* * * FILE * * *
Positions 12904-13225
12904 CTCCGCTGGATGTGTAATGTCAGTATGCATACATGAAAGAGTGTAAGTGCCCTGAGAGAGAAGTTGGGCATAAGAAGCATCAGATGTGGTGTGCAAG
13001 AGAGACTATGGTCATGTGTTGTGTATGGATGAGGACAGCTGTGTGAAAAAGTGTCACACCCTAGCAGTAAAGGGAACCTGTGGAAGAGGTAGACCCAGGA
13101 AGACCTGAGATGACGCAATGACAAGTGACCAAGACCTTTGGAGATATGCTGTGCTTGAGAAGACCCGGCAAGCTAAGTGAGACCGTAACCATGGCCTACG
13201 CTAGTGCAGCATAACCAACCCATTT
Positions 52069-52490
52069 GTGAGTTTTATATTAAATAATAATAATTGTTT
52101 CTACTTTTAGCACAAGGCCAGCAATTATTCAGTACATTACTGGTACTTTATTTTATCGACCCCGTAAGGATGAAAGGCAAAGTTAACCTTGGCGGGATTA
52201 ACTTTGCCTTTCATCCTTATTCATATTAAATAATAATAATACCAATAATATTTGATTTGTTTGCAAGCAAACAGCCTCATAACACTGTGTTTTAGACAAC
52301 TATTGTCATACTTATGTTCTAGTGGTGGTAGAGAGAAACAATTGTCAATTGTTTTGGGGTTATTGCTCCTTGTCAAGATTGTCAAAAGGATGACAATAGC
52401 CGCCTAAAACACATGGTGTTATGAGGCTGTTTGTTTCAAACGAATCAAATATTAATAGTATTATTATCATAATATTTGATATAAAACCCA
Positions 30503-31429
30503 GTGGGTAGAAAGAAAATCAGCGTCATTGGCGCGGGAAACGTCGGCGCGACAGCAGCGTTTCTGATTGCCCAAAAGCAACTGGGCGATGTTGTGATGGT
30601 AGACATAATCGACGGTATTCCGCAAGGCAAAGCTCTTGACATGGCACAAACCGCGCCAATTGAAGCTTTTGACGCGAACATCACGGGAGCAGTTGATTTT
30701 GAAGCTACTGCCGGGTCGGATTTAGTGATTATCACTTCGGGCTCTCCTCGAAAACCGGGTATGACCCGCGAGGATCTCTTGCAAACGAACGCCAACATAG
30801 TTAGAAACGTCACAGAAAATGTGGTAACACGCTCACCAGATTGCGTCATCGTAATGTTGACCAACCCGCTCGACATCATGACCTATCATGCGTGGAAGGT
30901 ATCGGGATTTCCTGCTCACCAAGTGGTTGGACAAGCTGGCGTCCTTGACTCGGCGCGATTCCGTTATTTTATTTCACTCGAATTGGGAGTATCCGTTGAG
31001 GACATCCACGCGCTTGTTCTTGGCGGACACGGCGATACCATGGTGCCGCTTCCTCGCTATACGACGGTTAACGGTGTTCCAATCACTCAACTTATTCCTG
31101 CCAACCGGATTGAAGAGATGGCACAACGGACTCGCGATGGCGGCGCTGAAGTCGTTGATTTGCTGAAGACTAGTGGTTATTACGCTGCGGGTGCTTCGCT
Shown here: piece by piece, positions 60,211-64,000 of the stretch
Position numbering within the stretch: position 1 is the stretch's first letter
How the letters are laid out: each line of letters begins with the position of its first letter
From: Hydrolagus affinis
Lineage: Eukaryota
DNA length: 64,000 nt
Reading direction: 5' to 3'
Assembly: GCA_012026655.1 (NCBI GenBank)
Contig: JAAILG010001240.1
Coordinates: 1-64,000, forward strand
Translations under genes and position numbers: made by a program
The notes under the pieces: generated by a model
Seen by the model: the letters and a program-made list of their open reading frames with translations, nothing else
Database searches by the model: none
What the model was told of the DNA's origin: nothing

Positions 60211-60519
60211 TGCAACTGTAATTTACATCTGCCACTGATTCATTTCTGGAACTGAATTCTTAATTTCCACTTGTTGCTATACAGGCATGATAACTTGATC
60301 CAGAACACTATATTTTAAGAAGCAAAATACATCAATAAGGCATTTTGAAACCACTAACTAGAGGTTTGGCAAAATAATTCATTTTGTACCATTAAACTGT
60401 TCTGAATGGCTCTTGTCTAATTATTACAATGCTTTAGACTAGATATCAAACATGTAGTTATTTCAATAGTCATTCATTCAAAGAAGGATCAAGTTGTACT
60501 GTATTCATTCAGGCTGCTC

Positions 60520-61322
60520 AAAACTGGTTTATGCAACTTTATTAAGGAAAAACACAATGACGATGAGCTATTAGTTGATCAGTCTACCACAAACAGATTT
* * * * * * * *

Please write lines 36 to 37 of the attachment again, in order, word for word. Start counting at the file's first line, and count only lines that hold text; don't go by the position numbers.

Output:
60211 TGCAACTGTAATTTACATCTGCCACTGATTCATTTCTGGAACTGAATTCTTAATTTCCACTTGTTGCTATACAGGCATGATAACTTGATC
60301 CAGAACACTATATTTTAAGAAGCAAAATACATCAATAAGGCATTTTGAAACCACTAACTAGAGGTTTGGCAAAATAATTCATTTTGTACCATTAAACTGT